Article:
If you were to give out grades for minor leaguers in the Royals system last year, John Lamb would earn an “incomplete”.
Following a dynamic 2010 performance, Lamb opened up in Double A at the ripe old age of 20 years old. A brief stint at Northwest Arkansas in 2010 resulted in seven starts and a 5.45 ERA, but considering that Lamb opened the year at Low A Burlington as a 19-year-old, his struggles in Double A aren’t surprising.
He performed much better in 2011, achieving a 3.09 ERA in 35 innings.
Fortunately, modern science has allowed the procedure to develop from a desperate attempt to continue a career (as it was its namesake underwent the procedure originally) to a surgery that has a 95% effectiveness rate. Usually, players are shut down for a year before they can come back and extensive throwing programs are involved to regain arm strength. Rehabilitation is still a lot of work.
Lamb’s no stranger to this situation. He lost his senior season in high school after fracturing his left elbow in a car accident (which is part of the reason why he was available for the Royals to take a shot at him in the fifth round of the 2008 draft). Lamb has a reputation of a tough player with great poise, and that probably helps him through the process. Lamb’s surgery was performed by the same doctor who did Stephen Strasburg’s and the rehab program is designed by the same doctor as well.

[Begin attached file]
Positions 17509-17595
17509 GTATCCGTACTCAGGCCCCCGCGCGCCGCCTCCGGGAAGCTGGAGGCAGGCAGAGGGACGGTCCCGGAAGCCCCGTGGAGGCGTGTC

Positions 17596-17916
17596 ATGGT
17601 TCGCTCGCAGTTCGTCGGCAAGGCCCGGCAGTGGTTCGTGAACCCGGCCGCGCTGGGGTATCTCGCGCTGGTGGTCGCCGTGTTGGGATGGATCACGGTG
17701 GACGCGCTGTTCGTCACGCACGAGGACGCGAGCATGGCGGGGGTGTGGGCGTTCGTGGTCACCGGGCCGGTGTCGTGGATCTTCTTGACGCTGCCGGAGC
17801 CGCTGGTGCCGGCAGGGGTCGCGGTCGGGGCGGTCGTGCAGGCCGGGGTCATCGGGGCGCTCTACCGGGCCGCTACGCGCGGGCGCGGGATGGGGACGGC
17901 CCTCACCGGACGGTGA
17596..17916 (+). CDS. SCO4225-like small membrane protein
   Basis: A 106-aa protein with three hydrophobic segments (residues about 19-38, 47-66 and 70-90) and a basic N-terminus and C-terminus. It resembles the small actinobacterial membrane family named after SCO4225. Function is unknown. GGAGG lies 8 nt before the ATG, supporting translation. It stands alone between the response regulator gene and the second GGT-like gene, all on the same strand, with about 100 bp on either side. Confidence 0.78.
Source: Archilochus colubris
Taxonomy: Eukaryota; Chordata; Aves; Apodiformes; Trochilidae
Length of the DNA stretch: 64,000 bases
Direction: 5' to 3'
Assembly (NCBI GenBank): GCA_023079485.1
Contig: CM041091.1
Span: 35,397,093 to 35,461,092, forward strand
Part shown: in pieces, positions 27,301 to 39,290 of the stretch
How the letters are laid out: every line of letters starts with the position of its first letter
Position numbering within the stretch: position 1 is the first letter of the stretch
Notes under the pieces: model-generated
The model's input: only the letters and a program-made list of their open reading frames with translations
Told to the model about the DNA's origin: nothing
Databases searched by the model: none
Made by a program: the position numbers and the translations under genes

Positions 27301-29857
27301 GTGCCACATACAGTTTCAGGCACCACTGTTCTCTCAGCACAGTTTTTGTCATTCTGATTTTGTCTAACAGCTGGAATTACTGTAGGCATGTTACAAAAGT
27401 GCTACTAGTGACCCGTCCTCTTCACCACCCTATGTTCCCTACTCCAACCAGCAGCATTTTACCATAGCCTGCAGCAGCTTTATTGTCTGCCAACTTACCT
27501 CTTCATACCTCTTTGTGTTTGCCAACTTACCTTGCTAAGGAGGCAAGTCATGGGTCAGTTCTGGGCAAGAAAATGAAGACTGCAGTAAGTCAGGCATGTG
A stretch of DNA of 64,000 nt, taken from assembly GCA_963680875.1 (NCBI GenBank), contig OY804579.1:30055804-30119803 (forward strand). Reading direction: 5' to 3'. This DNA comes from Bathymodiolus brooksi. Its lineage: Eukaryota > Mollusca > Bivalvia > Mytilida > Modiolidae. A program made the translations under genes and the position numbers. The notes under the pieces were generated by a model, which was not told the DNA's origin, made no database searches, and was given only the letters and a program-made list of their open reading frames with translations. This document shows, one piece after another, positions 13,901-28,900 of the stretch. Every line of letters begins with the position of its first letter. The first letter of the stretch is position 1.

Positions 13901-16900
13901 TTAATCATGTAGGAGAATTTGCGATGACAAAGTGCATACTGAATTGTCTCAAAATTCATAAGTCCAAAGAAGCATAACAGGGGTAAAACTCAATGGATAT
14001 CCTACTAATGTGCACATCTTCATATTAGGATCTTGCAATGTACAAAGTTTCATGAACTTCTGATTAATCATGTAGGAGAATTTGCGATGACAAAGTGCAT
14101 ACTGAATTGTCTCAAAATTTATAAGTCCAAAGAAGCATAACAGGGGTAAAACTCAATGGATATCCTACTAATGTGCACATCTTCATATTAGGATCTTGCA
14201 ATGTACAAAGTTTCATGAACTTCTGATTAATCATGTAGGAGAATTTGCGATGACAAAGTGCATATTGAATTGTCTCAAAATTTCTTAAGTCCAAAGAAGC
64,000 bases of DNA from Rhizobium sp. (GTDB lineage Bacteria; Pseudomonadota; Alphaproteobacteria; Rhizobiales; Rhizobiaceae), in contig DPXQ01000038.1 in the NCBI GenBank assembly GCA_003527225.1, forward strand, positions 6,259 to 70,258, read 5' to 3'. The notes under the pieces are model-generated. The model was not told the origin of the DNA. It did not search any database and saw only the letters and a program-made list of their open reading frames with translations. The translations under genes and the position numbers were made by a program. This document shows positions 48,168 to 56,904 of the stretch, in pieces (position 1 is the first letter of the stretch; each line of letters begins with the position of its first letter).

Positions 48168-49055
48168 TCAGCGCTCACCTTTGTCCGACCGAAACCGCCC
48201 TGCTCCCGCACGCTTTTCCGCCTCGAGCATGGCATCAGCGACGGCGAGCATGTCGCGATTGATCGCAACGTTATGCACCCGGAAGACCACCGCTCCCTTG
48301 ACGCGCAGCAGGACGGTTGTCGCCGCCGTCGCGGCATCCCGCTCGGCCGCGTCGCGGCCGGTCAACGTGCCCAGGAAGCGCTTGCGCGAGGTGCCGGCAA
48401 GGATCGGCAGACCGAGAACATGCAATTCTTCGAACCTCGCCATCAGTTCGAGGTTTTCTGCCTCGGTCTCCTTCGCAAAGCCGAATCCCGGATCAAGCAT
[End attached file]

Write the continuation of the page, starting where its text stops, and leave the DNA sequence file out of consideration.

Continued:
According to his father, James (who is active on Twitter with updates on John here and there), Lamb has arrived in Arizona and has been given the go-ahead to start throwing. He’s probably still out until at least July, however.
When healthy, Lamb relies on solid command and a mix of pitches to get hitters out. His fastball velocity stays in the low 90s, but he can change speeds with it and get movement, according to a scouting report from Adam Foster. His changeup is solid, but his curve is still a work in progress. He has a smooth delivery (as you can tell from the animated gifs).
Going into 2011, Lamb was Baseball America’s 18th overall prospect. His stock takes a hit with his injury, but he was never a pitcher who relied on a blazing fastball, so that shouldn’t be an issue going forward. With the increased arm strength, he might even gain a little speed. The 2012 season is basically going to focus on getting him back into the game, keeping him healthy and regaining stamina. At least Lamb made big strides in advancing to Double A in 2010, so it doesn’t derail his timetable to the majors that much. With the right rehab and performance, he could still end up as a late-2013 callup.